7 facts about Sleeping Beauty

Source: Kidzworld Original Post: 7 Things You Didn’t Know About Sleeping Beauty ******************************************************************************* Hey there, Sarah here! I am not back yet, but I found this awesome post on Kidzworld.com, so I decided to share it here on Marigold’s blog. I suppose it’s pretty clear that I don’t have any time to WRITE something myself, so yes. I shall be back in November, so bye that then! Enjoy~ ——————— By: Jenna Busch The Sleeping Beauty Diamond Edition DVD and Blu-ray hits stores today and we at Kidzworld were lucky enough to be a part of something really cool. We got to check out Walt Disney’s house in Los Angeles and chat with Doug Engalla, Disney Animation Research Library Representative. While we were there, we learned some really cool stuff about Sleeping Beauty. Here is what we found out! The Disney Archives is where they keep all sorts of art history from their 90+ years of animated films, like sketches, cells, concept art and more! Everything from Oswald pics (the little bunny-like creature that predated Mickey Mouse) to the upcoming Big Hero 6. Sleeping Beauty originally came out in June 1959 and the press release said they’d been working on it since 1953. However, they found out that they were writing the story back in 1951! That’s a long time to work on a single film!

1. You have to have a bad guy

In the original story, there wasn’t much conflict. In fact, the Princess slept for 100 years before she was found by the Prince. Disney had to come up with a villain like Maleficent to give the Prince something to fight for. The Princess ends up sleeping for a single day in the film “to keep the romance age appropriate!”

An early version of Princess AuroraAn early version of Princess AuroraCourtesy of Disney

2. Ivan Earle is the reason the film looks as unique as it does

Disney was happy with the success of Cinderella and wanted to keep going with fairy tales. However, he wanted it to have a different look. He had a staff artist named Ivan Earle who was painting backgrounds for them. He had a really bold, graphic style that Disney loved. All the other artists had to copy his style.

Ivan Earle, Disney’s staff artist, created the look of the filmIvan Earle, Disney’s staff artist, created the look of the filmCourtesy of Disney

3. The artists didn’t like the look at first

The animators complained about the backgrounds being busy. “How can our characters be seen?”  They made it work, however. Check out piece of concept art for Princess Aurora.

A typical character study for Disney animationA typical character study for Disney animationCourtesy of Disney

4. Maleficent was based on a Medieval painting

Marc Davis was inspired by Medieval art when he did the character design for Maleficent. However, his original design had her wearing red and black robes rather than the famous purple and black. In fact, the design comes from a religious painting that showed a character with fire coming out of her, which became a part of Maleficent’s sleeves.

Artist Marc Davis’ original character design for MaleficentArtist Marc Davis’ original character design for MaleficentCourtesy of Disney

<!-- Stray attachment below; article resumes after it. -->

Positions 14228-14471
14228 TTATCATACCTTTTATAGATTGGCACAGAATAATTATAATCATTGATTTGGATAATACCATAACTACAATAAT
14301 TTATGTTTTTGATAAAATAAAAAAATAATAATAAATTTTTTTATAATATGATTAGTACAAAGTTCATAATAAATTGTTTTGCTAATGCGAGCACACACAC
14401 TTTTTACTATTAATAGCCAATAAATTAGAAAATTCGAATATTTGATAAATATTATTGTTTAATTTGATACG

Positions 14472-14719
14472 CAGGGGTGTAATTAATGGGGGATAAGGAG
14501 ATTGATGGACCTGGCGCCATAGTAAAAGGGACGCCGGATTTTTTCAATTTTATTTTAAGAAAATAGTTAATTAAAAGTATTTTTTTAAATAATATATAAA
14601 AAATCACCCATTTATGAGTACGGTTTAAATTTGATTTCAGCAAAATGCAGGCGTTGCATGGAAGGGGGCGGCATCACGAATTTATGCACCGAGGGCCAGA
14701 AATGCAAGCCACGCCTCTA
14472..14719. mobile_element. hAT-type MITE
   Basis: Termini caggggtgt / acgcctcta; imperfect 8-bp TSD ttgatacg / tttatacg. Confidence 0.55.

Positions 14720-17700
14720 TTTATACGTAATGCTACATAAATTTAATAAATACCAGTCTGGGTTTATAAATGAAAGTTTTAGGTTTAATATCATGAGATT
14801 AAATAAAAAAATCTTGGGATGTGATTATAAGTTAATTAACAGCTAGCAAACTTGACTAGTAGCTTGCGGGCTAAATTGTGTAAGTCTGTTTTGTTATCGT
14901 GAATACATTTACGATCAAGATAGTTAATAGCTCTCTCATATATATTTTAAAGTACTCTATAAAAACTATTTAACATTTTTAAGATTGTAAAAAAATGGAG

5. Those horns are heavy!

Elanor Audley, who was the character model and voice actor for Maleficent walked around and posed wearing the head dress, which Davis designed to give a sense of evil.

The actress who was the real-life reference for Maleficent wore the horns all dayThe actress who was the real-life reference for Maleficent wore the horns all dayCourtesy of Disney

6. Maleficent originally had antenna and a falcon named Diablo

Originally Maleficent was a fairy with antenna! “And she also had a falcon as a cohort. A falcon that was named Diablo. Although the raven was never officially named Diablo in the 1959 film, it has been verified by a lot of the animators that they referred to the raven as Diablo.”

Maleficent’s original sidekick was a falcon and named DiabloMaleficent’s original sidekick was a falcon and named DiabloCourtesy of Disney

7. The new film pays tribute to the original Sleeping Beauty

Marc Davis, though he designed Maleficent in the 1950s, was credited in the film Maleficent’s credits. Hey, he’s the reason we’ve been scared of evil fairies for decades!

Angelina Jolie owes her Maleficent look to artist Marc DavisAngelina Jolie owes her Maleficent look to artist Marc DavisCourtesy of Disney

Have Your Say

Will you purchase the Diamond Edition of Sleeping Beauty on Blu-ray & DVD? Comment below and let us know!

Sleeping Beauty: Diamond Edition Blu-ray CoverSleeping Beauty: Diamond Edition Blu-ray Cover
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5 responses to this post.

  1. I don’t know if this is actually appropriate for this site but I’ll say it anyways. The original version actually did have a “villainess” that being the prince’s mother or wife depending on which version you look at. One of the earliest versions come from Italy and in the story the beauty is raped by the prince causing her to get pregnant and giving birth to two children. She doesn’t wake up, until one of her babies begins to suckle her finger in hunger. This happens to remove the poison from her finger and she wakes up. She later marries the prince but she and her children are almost killed by his mother/first wife first.

    Reply

  2. Wow! There are so many interesting facts I never knew about the film and the story :-O
    Thank you so much for posting this, Sarah! ❤
    I can't wait to read your movie review once you return 🙂

    Reply

  3. Posted by carrie tuliptwist on October 8, 2014 at 4:14 pm

    cool post very interesting 🙂

    Reply

  4. Posted by Raindrop on October 8, 2014 at 8:27 pm

    Interesting Post Sarah, I enjoyed reading it!
    Thanks 🙂

    Reply

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